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Hundreds March to Demand Justice for Victims of April 10/11 Shootings

Hundreds of people Wednesday marched to push for justice for the victims of April 10/11 ‘massacre’.

On the two fateful days in 2000, armed soldier officers opened fire at student protesters in different parts of the country, killing at least fourteen and injuring many others. The students under the leadership of the Gambia Student’s Union (GAMSU), were protesting for justice for a student allegedly tortured to death by Fire and Ambulance Service officers and another student allegedly raped by the police.

Survivors who took part in Wednesday’s march to mark the 19th anniversary of the incident recalled the events of April 10/11 disturbances.

 “I’m here to show solidarity to my fallen colleagues who were shot in my presence in Brikamaba Village in Central River Region by soldiers from Kudang Army Barracks. I remember that in the afternoon of April 10th, we got news that some of our colleagues were shot dead in the Kombos for merely demanding justice,” said Mbemba Bah, a student from Brikamaba.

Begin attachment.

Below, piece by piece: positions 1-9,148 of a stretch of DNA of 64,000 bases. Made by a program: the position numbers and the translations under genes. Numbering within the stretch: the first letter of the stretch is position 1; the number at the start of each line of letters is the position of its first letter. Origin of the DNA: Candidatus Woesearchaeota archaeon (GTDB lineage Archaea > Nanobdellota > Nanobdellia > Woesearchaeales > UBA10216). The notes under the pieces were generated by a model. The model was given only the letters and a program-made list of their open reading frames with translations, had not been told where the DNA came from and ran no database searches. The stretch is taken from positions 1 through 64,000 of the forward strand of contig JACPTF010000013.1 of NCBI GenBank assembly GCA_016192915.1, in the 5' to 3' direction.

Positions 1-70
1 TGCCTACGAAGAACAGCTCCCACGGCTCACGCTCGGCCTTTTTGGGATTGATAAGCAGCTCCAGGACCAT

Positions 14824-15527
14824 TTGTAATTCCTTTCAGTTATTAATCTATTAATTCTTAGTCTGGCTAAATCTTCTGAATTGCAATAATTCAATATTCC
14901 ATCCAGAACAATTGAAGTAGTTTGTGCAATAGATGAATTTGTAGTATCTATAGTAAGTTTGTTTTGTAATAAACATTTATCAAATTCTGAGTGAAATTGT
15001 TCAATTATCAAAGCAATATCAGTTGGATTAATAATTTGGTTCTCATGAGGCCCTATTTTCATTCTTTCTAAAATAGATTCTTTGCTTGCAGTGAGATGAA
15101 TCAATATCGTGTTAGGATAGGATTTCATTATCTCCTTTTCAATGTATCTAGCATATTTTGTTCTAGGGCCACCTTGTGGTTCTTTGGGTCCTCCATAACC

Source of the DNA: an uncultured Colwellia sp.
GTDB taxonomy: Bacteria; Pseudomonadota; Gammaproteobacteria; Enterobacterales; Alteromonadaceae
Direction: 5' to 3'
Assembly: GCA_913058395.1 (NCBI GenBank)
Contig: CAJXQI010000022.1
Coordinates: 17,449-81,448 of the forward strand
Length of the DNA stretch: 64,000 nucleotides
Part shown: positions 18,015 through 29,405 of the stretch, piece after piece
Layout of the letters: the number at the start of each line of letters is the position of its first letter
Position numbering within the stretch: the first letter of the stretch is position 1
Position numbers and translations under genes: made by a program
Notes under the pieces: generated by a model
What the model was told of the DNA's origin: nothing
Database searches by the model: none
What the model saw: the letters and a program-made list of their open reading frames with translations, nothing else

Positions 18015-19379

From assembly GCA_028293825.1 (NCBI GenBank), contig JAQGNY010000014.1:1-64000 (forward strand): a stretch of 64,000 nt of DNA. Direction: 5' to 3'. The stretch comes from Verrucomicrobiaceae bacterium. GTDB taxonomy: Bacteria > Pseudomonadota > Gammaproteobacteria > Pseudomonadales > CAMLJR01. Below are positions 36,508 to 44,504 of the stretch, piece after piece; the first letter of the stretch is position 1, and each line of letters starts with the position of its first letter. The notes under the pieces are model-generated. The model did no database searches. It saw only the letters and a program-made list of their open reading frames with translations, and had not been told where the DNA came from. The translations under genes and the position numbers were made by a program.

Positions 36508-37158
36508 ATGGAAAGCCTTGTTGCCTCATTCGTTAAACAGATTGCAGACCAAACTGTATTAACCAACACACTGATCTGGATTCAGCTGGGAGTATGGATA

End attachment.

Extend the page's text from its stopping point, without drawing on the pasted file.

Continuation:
Activists and victims come together to mark the 19th anniversary of April 10/11 incident

As Bah and his friends took to the streets of Brikamaba on April 11, 2000, soldiers started shooting at them.

“As early as 10am, soldiers started shooting. The first victim was Sainey Nyabally who was killed at around 11am. Then we lost Ousman Sabally. They were both shot by the same soldiers from Kudang Barracks.”

Bah was arrested, manhandled and detained for a week at Janjangbureh Prison along with dozens of other students and village elders over the protest. He’s upset that 19 years later, no one has been prosecuted.

Sainey Senghore, a native of Essau in the North Bank Region was shot on April 10 by armed security forces, leaving him disabled. As he marked the 19th anniversary of the shooting, he called on the government to look into the plights of the victims and cater for their health needs.

At the march

“We want to remind the government that a promise is a promise. We were promised by President Barrow right after his inauguration in Dakar that once he took over he’d make our issue his number one priority. I want to take this opportunity to remind him of this promise. We are still sick and we need help,” Senghore told The Chronicle.

As part of the commemoration, marchers wore white t-shirts and held banners and placards with messages such as ‘Never Again’ and ‘Repeal the Indemnity Act”, to push for justice. They marched from the gate of the Gambia Technical Training Institute (GTTI) to the Westfield roundabout, the two epicenters of the killings of students on April 10/11, 2000.

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